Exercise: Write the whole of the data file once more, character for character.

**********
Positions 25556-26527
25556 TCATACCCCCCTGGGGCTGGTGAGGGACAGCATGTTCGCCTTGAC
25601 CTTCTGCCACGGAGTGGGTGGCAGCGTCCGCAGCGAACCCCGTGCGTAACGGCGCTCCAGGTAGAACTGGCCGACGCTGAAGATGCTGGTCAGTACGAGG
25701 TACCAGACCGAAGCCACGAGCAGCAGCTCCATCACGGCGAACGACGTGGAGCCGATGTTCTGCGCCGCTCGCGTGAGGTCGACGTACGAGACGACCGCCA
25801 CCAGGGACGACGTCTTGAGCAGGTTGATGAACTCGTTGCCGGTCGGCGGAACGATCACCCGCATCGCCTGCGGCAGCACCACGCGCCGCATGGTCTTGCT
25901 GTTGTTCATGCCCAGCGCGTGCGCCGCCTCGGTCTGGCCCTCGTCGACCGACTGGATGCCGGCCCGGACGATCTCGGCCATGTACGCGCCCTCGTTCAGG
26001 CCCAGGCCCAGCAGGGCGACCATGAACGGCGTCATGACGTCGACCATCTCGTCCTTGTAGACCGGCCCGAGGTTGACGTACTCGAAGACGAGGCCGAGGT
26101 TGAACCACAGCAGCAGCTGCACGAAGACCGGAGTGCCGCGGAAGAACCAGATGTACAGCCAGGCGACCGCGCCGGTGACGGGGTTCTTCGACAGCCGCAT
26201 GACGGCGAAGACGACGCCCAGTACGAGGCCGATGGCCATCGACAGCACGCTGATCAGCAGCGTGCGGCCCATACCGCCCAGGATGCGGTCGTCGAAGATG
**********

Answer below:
Positions 25556-26527
25556 TCATACCCCCCTGGGGCTGGTGAGGGACAGCATGTTCGCCTTGAC
25601 CTTCTGCCACGGAGTGGGTGGCAGCGTCCGCAGCGAACCCCGTGCGTAACGGCGCTCCAGGTAGAACTGGCCGACGCTGAAGATGCTGGTCAGTACGAGG
25701 TACCAGACCGAAGCCACGAGCAGCAGCTCCATCACGGCGAACGACGTGGAGCCGATGTTCTGCGCCGCTCGCGTGAGGTCGACGTACGAGACGACCGCCA
25801 CCAGGGACGACGTCTTGAGCAGGTTGATGAACTCGTTGCCGGTCGGCGGAACGATCACCCGCATCGCCTGCGGCAGCACCACGCGCCGCATGGTCTTGCT
25901 GTTGTTCATGCCCAGCGCGTGCGCCGCCTCGGTCTGGCCCTCGTCGACCGACTGGATGCCGGCCCGGACGATCTCGGCCATGTACGCGCCCTCGTTCAGG
26001 CCCAGGCCCAGCAGGGCGACCATGAACGGCGTCATGACGTCGACCATCTCGTCCTTGTAGACCGGCCCGAGGTTGACGTACTCGAAGACGAGGCCGAGGT
26101 TGAACCACAGCAGCAGCTGCACGAAGACCGGAGTGCCGCGGAAGAACCAGATGTACAGCCAGGCGACCGCGCCGGTGACGGGGTTCTTCGACAGCCGCAT
26201 GACGGCGAAGACGACGCCCAGTACGAGGCCGATGGCCATCGACAGCACGCTGATCAGCAGCGTGCGGCCCATACCGCCCAGGATGCGGTCGTCGAAGATG